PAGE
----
Between navigation systems, mobile devices and a range of listening options, drivers are more distracted than ever. But people continue to notice billboards.
This media remains well-positioned to capture attention, even in the digital era. In fact, if anything, digital billboards are even more eye-catching than static ones. This has helped out of home (OOH) advertising stay relevant at a time when so many traditional forms of marketing have fallen out of favor.
Why do billboards continue to retain our attention, and what can advertisers take from their continued relevance? Read on to learn the “why” behind this interesting phenomenon.
Car Time = Billboard Time
To understand why billboards continue to be noticed, you need to understand how much time we log in our vehicles. It’s a lot.
Americans spend an average of 17,600 minutes in their cars every year. That’s more than 293 hours annually.
The average person drives between 31.5 and 26.2 miles per day, depending on the season. And adults 30-49 log the most miles behind the wheel, at 13,506 per year.
What does all this mean? The more time people spend in the car, the more time they look at their surroundings. And that, of course, means more time spent noticing billboards. How can we be sure? Let’s examine some more research.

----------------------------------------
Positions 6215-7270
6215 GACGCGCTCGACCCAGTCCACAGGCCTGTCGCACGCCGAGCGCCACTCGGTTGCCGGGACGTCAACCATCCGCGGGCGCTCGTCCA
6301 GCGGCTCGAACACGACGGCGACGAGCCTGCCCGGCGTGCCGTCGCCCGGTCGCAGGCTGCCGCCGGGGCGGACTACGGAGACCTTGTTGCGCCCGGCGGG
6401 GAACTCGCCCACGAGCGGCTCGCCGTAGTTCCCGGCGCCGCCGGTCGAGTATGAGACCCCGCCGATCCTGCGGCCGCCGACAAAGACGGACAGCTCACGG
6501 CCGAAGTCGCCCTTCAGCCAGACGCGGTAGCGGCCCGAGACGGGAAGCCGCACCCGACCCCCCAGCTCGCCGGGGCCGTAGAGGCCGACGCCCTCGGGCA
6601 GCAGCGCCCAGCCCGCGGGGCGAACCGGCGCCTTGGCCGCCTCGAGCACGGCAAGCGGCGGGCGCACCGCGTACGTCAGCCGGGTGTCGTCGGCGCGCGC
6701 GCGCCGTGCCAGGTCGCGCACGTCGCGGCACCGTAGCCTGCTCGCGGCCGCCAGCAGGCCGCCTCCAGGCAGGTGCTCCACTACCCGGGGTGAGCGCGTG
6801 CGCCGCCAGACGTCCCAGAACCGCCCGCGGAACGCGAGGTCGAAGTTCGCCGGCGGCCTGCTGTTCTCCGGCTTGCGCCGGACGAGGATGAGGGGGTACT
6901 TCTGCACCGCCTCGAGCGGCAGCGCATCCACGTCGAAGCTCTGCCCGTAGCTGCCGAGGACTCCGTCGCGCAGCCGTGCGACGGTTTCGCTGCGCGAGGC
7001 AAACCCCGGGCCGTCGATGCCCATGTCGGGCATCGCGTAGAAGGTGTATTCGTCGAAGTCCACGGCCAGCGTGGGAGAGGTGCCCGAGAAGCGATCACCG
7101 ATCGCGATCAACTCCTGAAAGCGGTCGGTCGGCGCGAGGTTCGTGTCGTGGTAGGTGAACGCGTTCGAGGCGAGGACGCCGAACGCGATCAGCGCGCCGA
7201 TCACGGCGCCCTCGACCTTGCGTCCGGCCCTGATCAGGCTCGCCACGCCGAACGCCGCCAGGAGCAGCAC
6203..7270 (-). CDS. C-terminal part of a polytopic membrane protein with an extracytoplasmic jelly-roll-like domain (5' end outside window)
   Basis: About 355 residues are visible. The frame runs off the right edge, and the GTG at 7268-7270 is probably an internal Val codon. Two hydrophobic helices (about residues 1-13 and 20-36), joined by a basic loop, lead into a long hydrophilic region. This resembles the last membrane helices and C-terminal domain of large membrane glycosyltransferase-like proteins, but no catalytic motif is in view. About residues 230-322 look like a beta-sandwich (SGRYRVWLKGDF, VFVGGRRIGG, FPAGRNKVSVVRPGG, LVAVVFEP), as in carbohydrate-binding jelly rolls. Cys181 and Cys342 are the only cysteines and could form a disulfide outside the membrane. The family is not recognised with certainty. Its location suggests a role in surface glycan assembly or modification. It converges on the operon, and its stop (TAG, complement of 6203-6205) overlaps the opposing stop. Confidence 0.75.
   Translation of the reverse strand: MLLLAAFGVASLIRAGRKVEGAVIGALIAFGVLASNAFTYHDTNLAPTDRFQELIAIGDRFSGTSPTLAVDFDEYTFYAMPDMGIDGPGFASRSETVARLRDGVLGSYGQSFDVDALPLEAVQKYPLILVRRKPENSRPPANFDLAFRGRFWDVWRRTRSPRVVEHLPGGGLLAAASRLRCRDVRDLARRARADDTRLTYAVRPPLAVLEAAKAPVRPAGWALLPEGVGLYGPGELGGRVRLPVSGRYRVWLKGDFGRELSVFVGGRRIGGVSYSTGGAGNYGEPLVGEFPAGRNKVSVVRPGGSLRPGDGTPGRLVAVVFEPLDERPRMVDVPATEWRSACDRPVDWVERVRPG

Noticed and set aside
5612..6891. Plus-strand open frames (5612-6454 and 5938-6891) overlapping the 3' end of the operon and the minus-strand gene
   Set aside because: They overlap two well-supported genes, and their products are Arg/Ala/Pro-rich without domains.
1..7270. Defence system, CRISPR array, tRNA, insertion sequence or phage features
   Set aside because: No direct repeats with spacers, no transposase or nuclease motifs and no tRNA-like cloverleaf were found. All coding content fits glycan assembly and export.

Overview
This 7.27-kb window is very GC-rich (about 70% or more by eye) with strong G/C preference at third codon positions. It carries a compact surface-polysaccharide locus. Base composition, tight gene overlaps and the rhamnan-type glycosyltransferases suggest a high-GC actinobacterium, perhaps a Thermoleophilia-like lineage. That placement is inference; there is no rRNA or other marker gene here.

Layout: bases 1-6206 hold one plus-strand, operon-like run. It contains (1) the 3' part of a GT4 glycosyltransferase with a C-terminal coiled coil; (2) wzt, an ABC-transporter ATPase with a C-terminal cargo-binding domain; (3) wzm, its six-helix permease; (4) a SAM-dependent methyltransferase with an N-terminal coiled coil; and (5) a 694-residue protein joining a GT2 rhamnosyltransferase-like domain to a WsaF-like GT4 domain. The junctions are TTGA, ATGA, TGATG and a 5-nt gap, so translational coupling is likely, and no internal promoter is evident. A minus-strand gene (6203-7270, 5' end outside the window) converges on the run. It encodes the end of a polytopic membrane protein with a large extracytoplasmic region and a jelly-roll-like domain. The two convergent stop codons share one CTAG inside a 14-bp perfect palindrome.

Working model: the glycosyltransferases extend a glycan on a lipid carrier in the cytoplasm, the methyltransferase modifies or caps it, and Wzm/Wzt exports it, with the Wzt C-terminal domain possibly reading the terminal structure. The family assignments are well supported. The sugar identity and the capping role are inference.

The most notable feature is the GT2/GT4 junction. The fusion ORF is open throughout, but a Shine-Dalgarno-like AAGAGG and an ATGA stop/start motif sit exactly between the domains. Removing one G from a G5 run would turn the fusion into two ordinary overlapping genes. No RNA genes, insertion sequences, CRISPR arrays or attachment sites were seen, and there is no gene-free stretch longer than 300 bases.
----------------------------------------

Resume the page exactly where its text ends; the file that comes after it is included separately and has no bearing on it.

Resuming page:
People See Billboards on the Road
Arbitron did a survey that showed huge levels of engagement for billboard advertising. The company found:
- Two-thirds of respondents reported seeing a billboard in the past month.
- 80% of billboard viewers looked at the advertising message some of the time, and half did it all the time.
- Even those on public transportation noted the billboards around them, with 66% of bus and taxi riders saying they had seen one in the previous month. This is particularly notable, because it negates the claim that people are just looking at their phones when they are passengers. This answer proves they still look out the windows.
Clearly, billboards attract attention. There’s a lot to be said for an audience that can’t turn away. When someone is driving, they have no choice but to pay attention to the road. That’s not so with other media, such as TV or radio. You can do other things while you watch a TV show or listen to music, such as browse your mobile device. When you’re driving, you have to keep your eyes on the road — and hence see those billboards.
Why Do People Notice Billboards?
There are three main reasons why people notice billboards:
- Captive audience: Drivers can’t avoid them in their sightlines as they drive
- Relevancy: People are interested in information contained in the billboards
- Creativity: People love the message or humor depicted on the board
Captive Audience: There’s No Escaping Billboards
Billboards are unlike any other media in that there’s no way to turn them off. You have no choice but to notice them. You can block popups on a digital device. You can skip commercials on your DVR. You can pay for ad-free music channels on satellite radio. And you can flip right past the ads in a magazine.